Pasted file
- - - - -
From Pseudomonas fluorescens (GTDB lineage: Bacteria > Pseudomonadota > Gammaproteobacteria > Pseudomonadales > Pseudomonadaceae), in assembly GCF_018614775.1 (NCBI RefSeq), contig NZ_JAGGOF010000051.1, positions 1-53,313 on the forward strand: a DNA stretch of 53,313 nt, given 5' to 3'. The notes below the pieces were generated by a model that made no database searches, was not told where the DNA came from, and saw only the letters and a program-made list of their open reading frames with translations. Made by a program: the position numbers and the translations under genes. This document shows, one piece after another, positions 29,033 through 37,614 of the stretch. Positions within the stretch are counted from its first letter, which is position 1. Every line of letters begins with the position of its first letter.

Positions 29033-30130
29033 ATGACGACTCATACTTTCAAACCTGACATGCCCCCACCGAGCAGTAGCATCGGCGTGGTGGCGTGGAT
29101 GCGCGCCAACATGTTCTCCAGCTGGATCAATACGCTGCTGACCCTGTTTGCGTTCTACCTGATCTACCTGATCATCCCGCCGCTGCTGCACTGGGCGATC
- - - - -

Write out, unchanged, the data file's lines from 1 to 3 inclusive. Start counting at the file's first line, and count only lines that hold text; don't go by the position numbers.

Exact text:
From Pseudomonas fluorescens (GTDB lineage: Bacteria > Pseudomonadota > Gammaproteobacteria > Pseudomonadales > Pseudomonadaceae), in assembly GCF_018614775.1 (NCBI RefSeq), contig NZ_JAGGOF010000051.1, positions 1-53,313 on the forward strand: a DNA stretch of 53,313 nt, given 5' to 3'. The notes below the pieces were generated by a model that made no database searches, was not told where the DNA came from, and saw only the letters and a program-made list of their open reading frames with translations. Made by a program: the position numbers and the translations under genes. This document shows, one piece after another, positions 29,033 through 37,614 of the stretch. Positions within the stretch are counted from its first letter, which is position 1. Every line of letters begins with the position of its first letter.

Positions 29033-30130
29033 ATGACGACTCATACTTTCAAACCTGACATGCCCCCACCGAGCAGTAGCATCGGCGTGGTGGCGTGGAT